Earlier this year, Pakistan was closing in on technology services exports of $3 billion for FY22. The sitting IT minister even claimed we’d surpass it, and based on the growth trajectory then, there was little reason to doubt him. All hopes for dollar inflows were pinned to one sector basically, apart from the mercy of our overseas brethren.

But then, the growth began to taper off. After reaching a peak of $212.3 million in March, Pakistan’s telecom, communication and information services exports haven’t reached the same level again in seven months. To put it in context, previously, we were witnessing the “highest-ever” exports every 3-4 months, and the longest stretch was back in the first half of 2020.

The issue takes a political colour as supporters of PTI blame the slowdown on the change in government and the resulting political uncertainty. On the other hand, sympathisers of the ruling party see it as a bug, instead of a feature. Luckily, that’s where the data can give us some context, or maybe confuse us even more, depending on how you look at it.

For example, Q1FY23 was the first time since Q3FY16 when the quarterly telecom exports declined year-on-year. During July-September, Pakistan’s proceeds from the sector stood at $633m — lower than the past four quarters. The last time something like that happened was during FY14 and FY15.

Pakistani players in IT services are still hiring and expanding their sales offices abroad, suggesting that the slowdown in export proceeds should be because of domestic instability

Furthermore, the average year-on-year growth per month between April and October — after the PTI was removed from the government — has been just 9.56 per cent. In the same period of 2021, the corresponding figure was 48.83pc. Additionally, the outgoing September was the first time since May 2020 when IT exports fell year-on-year. Going all the way back to July 2006, there have been only 21 months (out of 196) when this has happened. So it does lend some credence to the claims of the first camp.

However, are we really saying that Pakistani tech companies, which are for-profit entities, suddenly stopped selling less just because there was a change in government? If we look at the month-wise year-on-year change in telecom exports, it actually peaked in April 2021, a whole year before the vote of no-confidence. Don’t get me wrong, there was still healthy growth afterwards, but it was clearly on a downward trajectory and, by this January, had reached 15.71pc.

It still doesn’t justify how April onwards, there have been four months (out of seven) where the year-on-year change in IT proceeds was less than 10pc, including the decline in September. That last happened between October 2016 and February 2017 — again during the government of PML-N.

Given the ruling party’s historical anti-export approach, it does make sense. Then add to it the currency market volatility we have seen over the past few months. It’s no wonder tech companies are cautious and are perhaps even hesitant in bringing the money back home. For the country, obviously, it couldn’t be any worse timing.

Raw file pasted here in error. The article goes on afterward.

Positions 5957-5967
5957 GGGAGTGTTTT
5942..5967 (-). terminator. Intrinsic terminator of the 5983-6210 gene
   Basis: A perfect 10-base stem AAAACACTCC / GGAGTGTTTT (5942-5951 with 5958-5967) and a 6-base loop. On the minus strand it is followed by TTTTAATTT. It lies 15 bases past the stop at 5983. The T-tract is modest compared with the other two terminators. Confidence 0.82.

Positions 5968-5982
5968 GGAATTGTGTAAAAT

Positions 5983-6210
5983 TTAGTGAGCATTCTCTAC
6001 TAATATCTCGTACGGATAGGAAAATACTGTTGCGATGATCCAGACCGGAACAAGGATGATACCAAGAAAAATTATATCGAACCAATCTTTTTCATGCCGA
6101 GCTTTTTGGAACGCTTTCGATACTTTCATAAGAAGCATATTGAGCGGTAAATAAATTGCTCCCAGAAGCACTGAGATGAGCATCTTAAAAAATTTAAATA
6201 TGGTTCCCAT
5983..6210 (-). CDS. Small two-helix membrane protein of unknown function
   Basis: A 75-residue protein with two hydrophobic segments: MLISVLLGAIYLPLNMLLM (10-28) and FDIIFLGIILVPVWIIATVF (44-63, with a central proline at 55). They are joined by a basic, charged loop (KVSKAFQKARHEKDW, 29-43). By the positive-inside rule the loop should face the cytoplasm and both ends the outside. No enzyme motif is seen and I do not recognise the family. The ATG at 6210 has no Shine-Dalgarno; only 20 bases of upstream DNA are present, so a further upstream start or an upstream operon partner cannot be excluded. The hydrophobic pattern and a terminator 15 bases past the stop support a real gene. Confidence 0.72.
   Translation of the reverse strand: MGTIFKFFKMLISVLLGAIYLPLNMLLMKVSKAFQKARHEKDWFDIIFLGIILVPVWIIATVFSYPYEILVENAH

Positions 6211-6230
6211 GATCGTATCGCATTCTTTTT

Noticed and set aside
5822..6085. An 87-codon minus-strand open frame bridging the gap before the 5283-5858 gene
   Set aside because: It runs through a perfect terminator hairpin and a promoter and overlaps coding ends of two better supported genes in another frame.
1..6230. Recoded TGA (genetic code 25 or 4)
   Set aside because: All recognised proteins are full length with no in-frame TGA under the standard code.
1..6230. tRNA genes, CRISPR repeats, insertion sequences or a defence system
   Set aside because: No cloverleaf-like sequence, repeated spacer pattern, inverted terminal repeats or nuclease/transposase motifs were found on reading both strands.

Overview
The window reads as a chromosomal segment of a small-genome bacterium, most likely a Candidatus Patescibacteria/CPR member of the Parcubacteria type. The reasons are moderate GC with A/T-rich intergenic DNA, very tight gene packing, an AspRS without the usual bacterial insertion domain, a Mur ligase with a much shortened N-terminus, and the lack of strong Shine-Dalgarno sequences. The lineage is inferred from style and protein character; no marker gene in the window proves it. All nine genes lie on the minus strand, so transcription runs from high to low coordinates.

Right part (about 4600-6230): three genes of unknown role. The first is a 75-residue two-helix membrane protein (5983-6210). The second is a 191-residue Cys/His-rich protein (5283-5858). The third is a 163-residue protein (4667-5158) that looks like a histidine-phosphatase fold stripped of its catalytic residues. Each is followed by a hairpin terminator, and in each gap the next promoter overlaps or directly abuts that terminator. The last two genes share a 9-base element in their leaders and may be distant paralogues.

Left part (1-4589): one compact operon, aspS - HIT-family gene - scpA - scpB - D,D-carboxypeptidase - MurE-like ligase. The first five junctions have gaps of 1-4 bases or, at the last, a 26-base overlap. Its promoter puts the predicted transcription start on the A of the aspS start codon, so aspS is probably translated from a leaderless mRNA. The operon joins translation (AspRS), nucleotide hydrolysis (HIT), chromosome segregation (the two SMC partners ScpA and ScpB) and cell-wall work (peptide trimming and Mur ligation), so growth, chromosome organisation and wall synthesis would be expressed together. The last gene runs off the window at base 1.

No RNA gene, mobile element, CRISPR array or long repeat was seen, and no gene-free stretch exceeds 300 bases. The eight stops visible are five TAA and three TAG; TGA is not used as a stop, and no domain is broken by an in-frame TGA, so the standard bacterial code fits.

One could argue that the growth had to subside at one point, especially since the global economy has changed gears. After all, it was Covid-19 that gave a major boost to our (and others’) technology projects, thanks to higher digital spending by organisations. That high is now over as the world is heading towards a recession on the back of record-high inflation, as well as market corrections. Companies are naturally undertaking cost-cutting measures.

But that reasoning has a couple of problems. Firstly, Pakistan never played in the big league to feel too much impact. Unlike neighbouring India, our companies weren’t really bidding for large contracts of $100 million or more. For example, our biggest IT exporter, Systems Ltd, will cross $100m in revenues for the first time in 2022 (of which roughly 20pc comes from the local market).

Therefore, any slowdown shouldn’t bother us as corporates around the world will continue to outsource smaller projects, which is what we do anyway. Secondly, Pakistan is still at a pretty low base of $2.6bn, where double-digit growth is well within reach. If India managed to increase its IT services (excluding hardware) by 17pc last year from a base of $150bn+, there is absolutely no reason why our growth should begin to taper already.

What’s surprising is that major Pakistani players in IT services are still hiring, even if not as aggressively as last year. Many are actually expanding their sales offices abroad. That’d suggest any slowdown in the export proceeds shouldn’t be because of a lack of business but perhaps a result of political uncertainty.

If that’s the case, the government should really come out of its slumber and instil confidence in the market instead of continuing the same old shenanigans which brought us to an economic crisis in 2018.

Published in Dawn, The Business and Finance Weekly, December 5th, 2022

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